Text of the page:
Beijing unfazed by critique from NK media

Source:Global Times Published: 2017/2/24 12:13:02

The Korean Central News Agency (KCNA), North Korea's state-run media outlet, published a critique of China on Thursday. The bylined piece criticized China, without directly mentioning its name, for having "unhesitatingly taken inhumane steps" to suspend imports of North Korean coal, which will have a negative impact on the lives of North Korean citizens. The piece also said that Beijing's criticism of Pyongyang's recent missile test and the suspension are "dancing to the tune of the US" and tantamount to the actions of the enemy state.

The thinly veiled article refers to China as "a neighboring country, which often claims itself to be a 'friendly neighbor,'" and accused Beijing of essentially abandoning North Korea by cutting off imports of coal in compliance with UN sanctions.  "This country, styling itself a big power, is dancing to the tune of the US while defending its mean behavior with such excuses that it was meant not to have a negative impact on the living of the people in the DPRK but to check its nuclear program," the article went on to say. 

Although North Korean state-run media has criticized China in the past without mentioning its name, Thursday's sharp critique with its use of strong and provocative language has set a new precedent. The article serves as an indicator that Beijing's recent announcement regarding the suspension of coal imports from North Korea until the end of 2017 has left Pyongyang reeling with pain and fury.

The view from the Global Times is that clearly Beijing should remain steadfast in its strict compliance with the sanction from the UN Security Council resolution, regardless of what any reaction Pyongyang might have.

Moreover, Beijing does not need to respond on the same scale as Pyongyang's provocative reaction, at least not in the upcoming months. Rest assured Beijing is not the least bit interested in engaging or amplifying a verbal conflict with Pyongyang.

Furthermore, Beijing will maintain its long-term policy regarding Pyongyang, and thus continue to oppose the country's nuclear program while holding on to the normal bilateral ties already in place. As always, Beijing will not yield to any unreasonable demands, nor will it apply unnecessary pressure on the country.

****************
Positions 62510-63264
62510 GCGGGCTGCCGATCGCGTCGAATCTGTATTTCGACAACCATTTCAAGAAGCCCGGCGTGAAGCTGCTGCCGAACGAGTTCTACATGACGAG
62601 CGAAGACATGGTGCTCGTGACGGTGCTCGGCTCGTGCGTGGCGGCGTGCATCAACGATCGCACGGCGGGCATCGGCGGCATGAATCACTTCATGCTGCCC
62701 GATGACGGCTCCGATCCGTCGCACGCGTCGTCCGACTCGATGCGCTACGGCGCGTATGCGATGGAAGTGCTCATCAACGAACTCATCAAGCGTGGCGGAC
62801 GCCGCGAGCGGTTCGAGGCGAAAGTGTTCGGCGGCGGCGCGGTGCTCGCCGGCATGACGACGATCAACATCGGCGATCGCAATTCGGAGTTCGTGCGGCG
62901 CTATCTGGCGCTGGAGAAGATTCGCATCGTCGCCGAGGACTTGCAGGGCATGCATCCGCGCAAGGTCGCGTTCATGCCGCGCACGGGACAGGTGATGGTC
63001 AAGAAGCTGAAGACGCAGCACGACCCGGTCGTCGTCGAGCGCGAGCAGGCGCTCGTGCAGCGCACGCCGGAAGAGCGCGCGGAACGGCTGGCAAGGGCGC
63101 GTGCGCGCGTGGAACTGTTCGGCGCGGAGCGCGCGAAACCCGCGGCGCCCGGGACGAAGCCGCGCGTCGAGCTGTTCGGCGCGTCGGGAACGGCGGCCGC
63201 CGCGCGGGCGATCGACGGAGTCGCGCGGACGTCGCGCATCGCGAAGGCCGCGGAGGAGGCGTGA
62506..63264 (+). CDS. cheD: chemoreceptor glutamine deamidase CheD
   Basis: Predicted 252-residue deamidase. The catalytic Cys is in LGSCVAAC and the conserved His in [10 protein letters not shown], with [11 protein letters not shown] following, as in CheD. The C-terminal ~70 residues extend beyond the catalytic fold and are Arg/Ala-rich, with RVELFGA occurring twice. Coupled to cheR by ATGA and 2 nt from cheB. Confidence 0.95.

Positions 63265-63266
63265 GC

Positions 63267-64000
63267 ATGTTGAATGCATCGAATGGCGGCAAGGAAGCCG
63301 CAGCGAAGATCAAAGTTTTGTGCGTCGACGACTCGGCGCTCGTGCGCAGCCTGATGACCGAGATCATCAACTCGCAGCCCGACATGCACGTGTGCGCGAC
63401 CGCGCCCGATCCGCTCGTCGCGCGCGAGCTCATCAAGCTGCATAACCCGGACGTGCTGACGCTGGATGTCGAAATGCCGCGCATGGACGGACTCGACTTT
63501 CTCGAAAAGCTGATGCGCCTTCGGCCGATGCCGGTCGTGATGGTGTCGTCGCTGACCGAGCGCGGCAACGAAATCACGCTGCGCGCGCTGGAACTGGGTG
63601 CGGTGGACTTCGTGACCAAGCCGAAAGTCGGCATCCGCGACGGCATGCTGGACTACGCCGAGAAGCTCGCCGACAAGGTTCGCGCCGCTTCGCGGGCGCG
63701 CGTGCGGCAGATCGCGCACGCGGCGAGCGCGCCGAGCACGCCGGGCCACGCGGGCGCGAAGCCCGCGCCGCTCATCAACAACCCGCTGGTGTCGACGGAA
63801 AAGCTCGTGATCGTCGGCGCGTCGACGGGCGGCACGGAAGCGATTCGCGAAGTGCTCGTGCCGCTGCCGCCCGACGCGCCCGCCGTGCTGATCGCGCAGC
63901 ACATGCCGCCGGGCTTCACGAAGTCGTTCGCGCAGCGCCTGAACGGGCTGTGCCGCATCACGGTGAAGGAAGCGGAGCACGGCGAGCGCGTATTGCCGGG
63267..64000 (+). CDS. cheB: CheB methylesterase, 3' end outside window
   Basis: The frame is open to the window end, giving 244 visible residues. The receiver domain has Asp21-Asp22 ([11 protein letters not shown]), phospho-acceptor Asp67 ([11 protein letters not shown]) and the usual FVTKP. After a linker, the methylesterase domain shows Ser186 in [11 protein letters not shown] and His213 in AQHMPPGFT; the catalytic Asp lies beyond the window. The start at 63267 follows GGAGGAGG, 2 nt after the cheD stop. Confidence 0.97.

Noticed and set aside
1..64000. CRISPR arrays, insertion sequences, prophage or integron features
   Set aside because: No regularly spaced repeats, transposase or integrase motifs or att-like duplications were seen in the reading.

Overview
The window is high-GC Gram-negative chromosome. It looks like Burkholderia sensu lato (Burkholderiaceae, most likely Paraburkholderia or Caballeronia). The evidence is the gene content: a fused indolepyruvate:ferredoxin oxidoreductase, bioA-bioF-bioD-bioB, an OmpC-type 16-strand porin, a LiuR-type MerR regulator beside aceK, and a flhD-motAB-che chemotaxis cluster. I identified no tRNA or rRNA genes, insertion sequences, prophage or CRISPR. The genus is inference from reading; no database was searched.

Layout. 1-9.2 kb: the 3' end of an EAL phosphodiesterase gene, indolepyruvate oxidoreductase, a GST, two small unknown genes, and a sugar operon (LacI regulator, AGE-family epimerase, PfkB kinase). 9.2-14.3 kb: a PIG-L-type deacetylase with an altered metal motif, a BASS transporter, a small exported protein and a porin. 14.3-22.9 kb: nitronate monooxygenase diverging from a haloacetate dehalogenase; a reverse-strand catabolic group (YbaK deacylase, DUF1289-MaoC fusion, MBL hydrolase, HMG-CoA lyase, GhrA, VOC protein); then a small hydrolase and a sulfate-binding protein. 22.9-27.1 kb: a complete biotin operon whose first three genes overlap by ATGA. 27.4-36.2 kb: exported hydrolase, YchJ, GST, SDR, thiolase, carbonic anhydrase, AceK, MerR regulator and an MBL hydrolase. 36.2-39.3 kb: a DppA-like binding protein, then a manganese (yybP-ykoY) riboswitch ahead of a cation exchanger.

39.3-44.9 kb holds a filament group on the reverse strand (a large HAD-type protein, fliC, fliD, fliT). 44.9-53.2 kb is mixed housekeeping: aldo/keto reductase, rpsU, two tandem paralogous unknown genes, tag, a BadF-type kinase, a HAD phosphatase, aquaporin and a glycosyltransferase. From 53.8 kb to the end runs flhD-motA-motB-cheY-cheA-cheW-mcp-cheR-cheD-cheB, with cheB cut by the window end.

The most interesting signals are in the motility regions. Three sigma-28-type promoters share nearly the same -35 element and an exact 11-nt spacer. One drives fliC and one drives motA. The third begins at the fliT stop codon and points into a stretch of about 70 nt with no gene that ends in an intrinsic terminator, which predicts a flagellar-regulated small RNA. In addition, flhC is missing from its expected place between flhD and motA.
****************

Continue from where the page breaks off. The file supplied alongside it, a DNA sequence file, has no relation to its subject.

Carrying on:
Given Northeast Asia's current political structure, China and North Korea will not have any real foreseeable conflicts with one another. Unlike the relationship that exists between China and the former Soviet Union, North Korea does not have the prowess to confront China on any comprehensive level. Pyongyang could make a few minor ideological moves, but they unlikely would involve large-scale maneuvers that could be deemed as geopolitical actions against China.

The article is an editorial of the Chinese edition on Friday.

Breaking the ties currently in place between Beijing and Pyongyang serves no overall interest to Pyongyang. There are scant opportunities for the Pyongyang government to essentially improve its relationship with Washington and Seoul. Even if Washington and Seoul open their arms to Pyongyang, it would be extremely risky for the country to reciprocate whole-heartedly in a similar fashion. 

Pyongyang would first have to initiate an open policy, which would only create tremendous political risk for its regime. Washington and Seoul would be unlikely to help Pyongyang minimize the risks, and it is more than likely that they would just take advantage of such a situation.

China is free to maintain its long-term policy with North Korea as long as it is willing to do so. A neighboring country that complies with UN sanctions without provoking confrontation is of much better interest to Pyongyang than one that behaves like the US. After all, a border trade is more beneficial to Pyongyang than another Demarcation Line.

As already stated, KCNA's critique does not mention China's name. The reason behind this could be that Pyongyang only wants to put pressure on Beijing. It may be hoping that China could curb its compliance with the UN sanctions to maintain the long-term friendship that has existed between the two countries.

Beijing routinely finds itself on the frontlines in terms of worldwide attention. In the same calm and steadfast fashion with which it handles the Trump administration, Beijing will always be confident when it comes to tackling tough issues with Pyongyang. Meanwhile, the fact remains that Beijing has so much power that it could easily just let this one go.

It would not faze Beijing in the least if Pyongyang's state-run news agency continues to complain about the imposed sanctions. Beijing is aware that a rational attitude from North Korea will prevail when it finally assesses China's compliance with the UN sanctions. Beijing also looks forward to the constructive ways in which North Korea will choose to restore the long-standing bilateral ties. 

At the end of the day, China and North Korea will remain friendly neighbors. There really is no other option.

The article is an editorial of the Chinese edition on Friday.

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